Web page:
Wireless charging, both near field and longer distance, has been an attractive and intriguing possibility for many years (Google "Nicola Tesla" to confirm this). It has been used successfully in constrained products ranging from implanted medical devices to the rechargeable tooth brushes. In recent years, it has received significant interest and design effort for mass-market devices such as smartphones and tablets, where it could allow fully sealed product enclosures (especially attractive in military, medical, industrial and other harsh environments) and also prevent incorrect, faulty, or malicious connections from causing glitches or failures upstream in the power-supply chain.
Despite this potential, it has only become viable in the past few years, as sophisticated ICs are available to manage the surprisingly complex wireless interface, with several competing standards vying to dominate this arena. Part of the problem, of course, is the classic "chicken vs. egg" battle— end-product vendors won’t incorporate it until there are enough wireless charging pads, and there won't be enough pads until a critical mass of devices have the capability. Practical difficulties in wireless charging also arise when, for example, a common object such as a paper clip gets between the charging pad and the device to be charged.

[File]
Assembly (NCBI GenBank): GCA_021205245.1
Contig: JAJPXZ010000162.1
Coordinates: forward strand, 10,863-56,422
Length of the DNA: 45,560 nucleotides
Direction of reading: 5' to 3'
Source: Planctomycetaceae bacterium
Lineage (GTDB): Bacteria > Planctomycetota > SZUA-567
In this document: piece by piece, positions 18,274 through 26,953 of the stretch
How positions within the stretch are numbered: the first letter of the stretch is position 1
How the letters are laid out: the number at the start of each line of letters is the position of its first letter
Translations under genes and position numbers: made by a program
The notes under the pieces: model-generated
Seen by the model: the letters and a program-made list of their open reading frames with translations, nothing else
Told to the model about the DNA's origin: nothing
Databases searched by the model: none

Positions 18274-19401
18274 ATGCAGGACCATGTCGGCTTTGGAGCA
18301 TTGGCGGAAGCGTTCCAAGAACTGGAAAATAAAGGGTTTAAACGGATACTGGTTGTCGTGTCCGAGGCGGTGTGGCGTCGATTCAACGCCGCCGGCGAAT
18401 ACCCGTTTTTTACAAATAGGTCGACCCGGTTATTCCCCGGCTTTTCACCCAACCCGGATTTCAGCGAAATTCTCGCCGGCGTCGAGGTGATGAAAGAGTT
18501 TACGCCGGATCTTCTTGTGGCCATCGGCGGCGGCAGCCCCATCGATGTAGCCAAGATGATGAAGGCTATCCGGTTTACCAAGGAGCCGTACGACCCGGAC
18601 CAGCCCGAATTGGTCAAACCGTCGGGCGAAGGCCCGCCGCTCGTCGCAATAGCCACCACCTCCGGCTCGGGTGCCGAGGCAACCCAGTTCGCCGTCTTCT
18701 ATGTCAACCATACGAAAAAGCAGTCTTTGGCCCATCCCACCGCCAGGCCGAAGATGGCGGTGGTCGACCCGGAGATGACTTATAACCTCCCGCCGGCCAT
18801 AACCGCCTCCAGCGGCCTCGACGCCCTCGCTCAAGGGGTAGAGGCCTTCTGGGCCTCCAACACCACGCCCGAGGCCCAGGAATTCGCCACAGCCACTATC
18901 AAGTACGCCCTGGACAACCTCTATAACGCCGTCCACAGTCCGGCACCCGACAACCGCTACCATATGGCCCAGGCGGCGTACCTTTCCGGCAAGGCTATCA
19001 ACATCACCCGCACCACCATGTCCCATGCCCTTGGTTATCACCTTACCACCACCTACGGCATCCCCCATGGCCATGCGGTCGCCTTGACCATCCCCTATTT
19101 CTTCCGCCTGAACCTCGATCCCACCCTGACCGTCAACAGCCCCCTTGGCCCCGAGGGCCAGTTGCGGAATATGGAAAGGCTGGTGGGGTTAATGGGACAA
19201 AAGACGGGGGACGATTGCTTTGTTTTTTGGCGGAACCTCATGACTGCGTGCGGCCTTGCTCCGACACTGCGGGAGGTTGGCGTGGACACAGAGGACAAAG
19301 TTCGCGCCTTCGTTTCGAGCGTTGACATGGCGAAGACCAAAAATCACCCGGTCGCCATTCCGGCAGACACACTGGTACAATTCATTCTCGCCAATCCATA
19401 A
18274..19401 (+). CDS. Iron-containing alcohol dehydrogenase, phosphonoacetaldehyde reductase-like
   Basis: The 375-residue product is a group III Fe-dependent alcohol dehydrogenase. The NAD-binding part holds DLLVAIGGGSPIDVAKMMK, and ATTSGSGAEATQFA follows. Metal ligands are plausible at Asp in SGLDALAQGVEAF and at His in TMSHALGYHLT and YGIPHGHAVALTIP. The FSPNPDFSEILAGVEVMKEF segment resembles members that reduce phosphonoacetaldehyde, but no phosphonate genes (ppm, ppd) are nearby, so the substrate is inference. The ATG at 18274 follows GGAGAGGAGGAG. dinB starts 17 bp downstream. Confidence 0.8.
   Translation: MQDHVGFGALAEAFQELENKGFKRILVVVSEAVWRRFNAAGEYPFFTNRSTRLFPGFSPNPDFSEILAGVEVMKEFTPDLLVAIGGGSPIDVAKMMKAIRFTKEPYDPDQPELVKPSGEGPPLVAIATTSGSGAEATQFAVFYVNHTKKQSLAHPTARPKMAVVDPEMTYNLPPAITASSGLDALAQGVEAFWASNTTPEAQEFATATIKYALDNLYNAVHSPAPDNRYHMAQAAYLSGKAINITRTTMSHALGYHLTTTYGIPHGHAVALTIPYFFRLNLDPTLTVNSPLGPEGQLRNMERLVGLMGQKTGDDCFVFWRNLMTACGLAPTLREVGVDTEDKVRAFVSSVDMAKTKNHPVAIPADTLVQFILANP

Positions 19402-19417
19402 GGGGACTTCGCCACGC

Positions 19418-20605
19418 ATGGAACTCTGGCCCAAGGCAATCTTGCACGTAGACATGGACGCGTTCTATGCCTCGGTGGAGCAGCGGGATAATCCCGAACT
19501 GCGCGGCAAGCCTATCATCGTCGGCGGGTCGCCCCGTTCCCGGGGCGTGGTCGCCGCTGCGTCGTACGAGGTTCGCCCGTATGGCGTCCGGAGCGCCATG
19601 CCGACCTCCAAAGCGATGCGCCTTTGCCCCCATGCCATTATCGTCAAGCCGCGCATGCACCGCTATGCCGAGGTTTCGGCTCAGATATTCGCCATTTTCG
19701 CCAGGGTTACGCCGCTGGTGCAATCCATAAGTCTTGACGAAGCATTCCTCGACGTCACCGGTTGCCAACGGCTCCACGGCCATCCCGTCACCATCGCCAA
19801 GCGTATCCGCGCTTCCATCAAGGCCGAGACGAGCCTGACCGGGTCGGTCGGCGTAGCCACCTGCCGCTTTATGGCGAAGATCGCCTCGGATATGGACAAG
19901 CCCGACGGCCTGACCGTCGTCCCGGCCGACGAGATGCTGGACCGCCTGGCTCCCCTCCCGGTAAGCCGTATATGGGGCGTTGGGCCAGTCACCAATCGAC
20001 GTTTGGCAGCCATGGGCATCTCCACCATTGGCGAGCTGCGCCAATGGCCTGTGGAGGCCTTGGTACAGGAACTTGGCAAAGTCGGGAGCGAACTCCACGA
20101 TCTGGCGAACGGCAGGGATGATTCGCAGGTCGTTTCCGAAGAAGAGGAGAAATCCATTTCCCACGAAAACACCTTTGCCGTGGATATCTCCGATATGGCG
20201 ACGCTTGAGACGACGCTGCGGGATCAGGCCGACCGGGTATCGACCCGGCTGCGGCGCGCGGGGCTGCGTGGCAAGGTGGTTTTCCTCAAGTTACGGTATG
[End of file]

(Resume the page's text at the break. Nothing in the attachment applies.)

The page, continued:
Overcoming these and other problems, the LTC4125 wireless power transmitter IC from Linear Technology Corp. is the "complement" for various wireless receivers. This IC is a full-bridge resonant driver which can deliver to 5 W wirelessly to a receiver. It is the core transmit-circuit component in a complete system comprised of transmit circuitry, transmit coil, receive coil and receive circuitry, Figure 1.
The LTC4125 wireless power transmitter enhances a basic transmitter device by adding three key features:
•An AutoResonant function that maximizes available receiver power. It automatically adjusts its drive frequency to match the LC-network's resonant frequency, thus enabling the device to deliver maximum power from a low-voltage input supply (3 V to 5.5 V) to a tuned receiver via loosely coupled coils;
•an Optimum Power Search algorithm that maximizes overall wireless power system efficiency, by using periodic transmit-power searches and adjusting the transmission power based on the receiver load requirements, Figure 2;
•Foreign object detection to ensure safe and reliable operation when working in the presence of conductive foreign objects, Figure 3.
The device stops delivering power in a fault condition, or in the case of a detected foreign object.
These transmit-power optimization and foreign object-detection features do not require any direct communication between the transmitter and receiver circuits, greatly simplifying protocol and system management issues. As a result, the LTC4125 works over a wide range of transmit-to-receive coil-coupling factors without digital communication, which avoids the need for complicated signal-processing hardware and software to support a communication protocol. Designs based on this IC are capable of transmission up to 10 mm, yet can tolerant poor coil coupling due to misalignment.
The LTC4125 is available in a low profile (0.75mm high) 20-lead 4mm × 5mm QFN package with backside metal pad for enhanced thermal performance, and is priced at $4.00 (1,000s pieces).